Oxford, UK, 12th December 2016 – Oxitec announced today that after a series of successful contained environment studies across multiple countries with its self-limiting Mediterranean fruit fly (Medfly), the Company is ready to move forward towards open field trials. The studies demonstrated the self-limiting Medfly’s ability to successfully mate with wild Medfly and subsequently suppress the pest population. The efficacy of the Oxitec Medfly and existing control methods were also examined.
Oxitec's Chief Scientific Officer, Simon Warner, Ph.D., said, “Over the past few years, the performance of our Medfly solution in testing across different countries has confirmed our belief that this product may deliver superior efficacy and an improved environmental profile as compared to many products on the market today. We are now planning to advance our environmentally-friendly Medfly product into field trials in different countries to demonstrate its potential in open environments.”
The Medfly (Ceratitis capitata) is considered one of the world’s most destructive agricultural pests capable of causing billions of dollars in damage by attacking more than 250 types of fruits, nuts and vegetables. Females lay their eggs inside fruit making them vulnerable to infection and rot, and larvae feed on the fruit reducing crop yields and quality. It is found throughout the Mediterranean and Africa, and is an invasive pest in Australia and the Americas.
Medfly is difficult to manage by conventional methods because of its ability to infest many types of crops year-round, and growers need alternative technologies for control. Oxitec’s approach uses genetically engineered self-limiting Medfly males that are released to mate with wild females. Their female offspring do not survive to adulthood and repeated releases result in a reduction of the pest population.
In the latest study, the Western Australia Department of Agriculture and Food (DAFWA) compared the mating performance of Oxitec’s Medfly with that of sterile insects treated with radiation, another technique used to control the pest population, to examine whether Oxitec’s solution offered an improved option for industry to control Medfly. As reported by DAFWA the mating performance of Oxitec’s Medfly “was comparable with that of sterile males irradiated at low levels, and exceeded that of sterile males treated with a higher dose of radiation which is used to provide a better guarantee of sterility.”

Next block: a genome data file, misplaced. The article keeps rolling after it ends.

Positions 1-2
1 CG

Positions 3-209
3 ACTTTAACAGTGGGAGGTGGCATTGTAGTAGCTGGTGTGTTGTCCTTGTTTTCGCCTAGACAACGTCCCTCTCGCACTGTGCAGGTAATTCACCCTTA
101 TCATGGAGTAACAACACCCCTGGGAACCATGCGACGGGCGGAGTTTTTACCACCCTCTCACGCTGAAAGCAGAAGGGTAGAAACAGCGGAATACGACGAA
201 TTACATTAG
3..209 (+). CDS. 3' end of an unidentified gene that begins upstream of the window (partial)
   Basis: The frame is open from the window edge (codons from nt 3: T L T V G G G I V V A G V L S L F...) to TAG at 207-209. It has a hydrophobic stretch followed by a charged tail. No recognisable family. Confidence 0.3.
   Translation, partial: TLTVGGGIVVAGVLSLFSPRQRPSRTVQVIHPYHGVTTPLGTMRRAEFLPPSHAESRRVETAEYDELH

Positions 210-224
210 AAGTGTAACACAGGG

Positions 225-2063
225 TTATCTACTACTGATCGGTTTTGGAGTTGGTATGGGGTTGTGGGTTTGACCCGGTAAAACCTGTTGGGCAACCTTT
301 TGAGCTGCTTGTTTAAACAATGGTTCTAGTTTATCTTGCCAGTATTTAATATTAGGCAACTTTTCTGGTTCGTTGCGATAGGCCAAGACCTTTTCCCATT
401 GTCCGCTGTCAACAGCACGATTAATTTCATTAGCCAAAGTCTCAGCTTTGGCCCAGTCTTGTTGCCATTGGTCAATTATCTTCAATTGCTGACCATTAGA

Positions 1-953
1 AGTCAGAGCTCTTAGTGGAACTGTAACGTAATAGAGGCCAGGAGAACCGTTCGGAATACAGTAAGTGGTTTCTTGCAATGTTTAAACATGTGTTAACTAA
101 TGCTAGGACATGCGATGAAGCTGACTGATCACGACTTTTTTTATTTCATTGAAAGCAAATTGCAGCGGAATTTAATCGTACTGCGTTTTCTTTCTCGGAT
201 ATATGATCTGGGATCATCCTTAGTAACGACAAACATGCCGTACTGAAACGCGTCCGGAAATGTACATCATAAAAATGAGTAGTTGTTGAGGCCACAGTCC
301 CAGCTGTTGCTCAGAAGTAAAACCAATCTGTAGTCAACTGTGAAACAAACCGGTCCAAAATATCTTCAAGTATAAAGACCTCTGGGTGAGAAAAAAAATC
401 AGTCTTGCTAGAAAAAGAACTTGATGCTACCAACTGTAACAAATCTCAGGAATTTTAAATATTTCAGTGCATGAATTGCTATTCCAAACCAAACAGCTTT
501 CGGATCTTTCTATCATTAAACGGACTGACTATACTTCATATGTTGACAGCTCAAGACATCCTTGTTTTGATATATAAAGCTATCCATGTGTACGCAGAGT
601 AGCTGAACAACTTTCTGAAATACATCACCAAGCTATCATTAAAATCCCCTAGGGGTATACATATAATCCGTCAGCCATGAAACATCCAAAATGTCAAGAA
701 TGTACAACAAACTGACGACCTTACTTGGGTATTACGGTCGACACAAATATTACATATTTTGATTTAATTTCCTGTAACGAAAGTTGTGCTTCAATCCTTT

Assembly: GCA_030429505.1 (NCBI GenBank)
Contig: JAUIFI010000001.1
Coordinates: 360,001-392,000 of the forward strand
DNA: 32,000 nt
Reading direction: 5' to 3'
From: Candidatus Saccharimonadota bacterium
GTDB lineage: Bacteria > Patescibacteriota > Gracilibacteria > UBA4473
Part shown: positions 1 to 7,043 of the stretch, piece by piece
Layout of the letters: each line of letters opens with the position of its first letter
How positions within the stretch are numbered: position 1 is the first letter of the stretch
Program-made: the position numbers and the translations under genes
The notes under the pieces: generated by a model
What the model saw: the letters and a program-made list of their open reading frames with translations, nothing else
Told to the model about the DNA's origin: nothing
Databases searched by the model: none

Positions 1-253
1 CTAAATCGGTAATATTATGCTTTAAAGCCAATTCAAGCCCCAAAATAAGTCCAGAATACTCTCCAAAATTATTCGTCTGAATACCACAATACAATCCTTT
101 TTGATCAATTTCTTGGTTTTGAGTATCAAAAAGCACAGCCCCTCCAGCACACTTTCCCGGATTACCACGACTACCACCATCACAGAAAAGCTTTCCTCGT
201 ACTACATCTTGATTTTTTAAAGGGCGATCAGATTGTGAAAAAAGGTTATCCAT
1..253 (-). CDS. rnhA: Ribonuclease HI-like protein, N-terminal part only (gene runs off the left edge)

In 2010, Oxitec conducted the first study to demonstrate the efficacy of the self-limiting Medfly in collaboration with the University of Crete, Greece. In the trial, the Medfly pest population was eliminated in glasshouses in 12 weeks.
These results were then confirmed in netted trials in Morocco in collaboration with the leading agricultural group in the country, SAOAS. Oxitec’s Medfly showed equivalent mating performance with the wild Moroccan Medfly and again successfully suppressed the wild population. Furthermore, excellent control was also shown when the self-limiting Medfly insects were released at different life stages, which would provide growers with a more flexible application regimen than only releasing adult male flies.
Trials in Morocco also compared the protection of fruit crops provided by Oxitec’s Medfly with that of a leading insecticide used to combat Medfly globally. Sustained releases of Oxitec males resulted in a superior marketable yield of fruit compared to treatment with the leading insecticide. The data showed that Oxitec’s solution has the potential to be more cost-effective for the same level of control provided by insecticides and mass trapping. The trial results also demonstrated the potential for combining control practices in an integrated pest management programme in order to provide flexibility to growers.
“Advancing to open field trials is an important milestone for our pipeline of self-limiting insect products addressing pest damage to high value fruit and vegetable crops. Studies indicate that annual losses of crops due to these pests, including Mediterranean fruit fly, can reach billions of dollars. Additionally, these difficult to control insects can cause devastating impacts to agricultural economies dependent on high-value produce export,” noted Sekhar Boddupalli, Ph.D., President of Intrexon Crop Protection and Head of Intrexon’s AgBio Division.
Oxitec is a pioneer in using genetic engineering to control insect pests that spread disease and damage crops, and was founded in 2002 as a spinout from Oxford University (UK). Oxitec is a subsidiary of Intrexon Corporation (NYSE: XON), which engineers biology to help solve some of the world’s biggest problems. Follow us on Twitter at @Oxitec.
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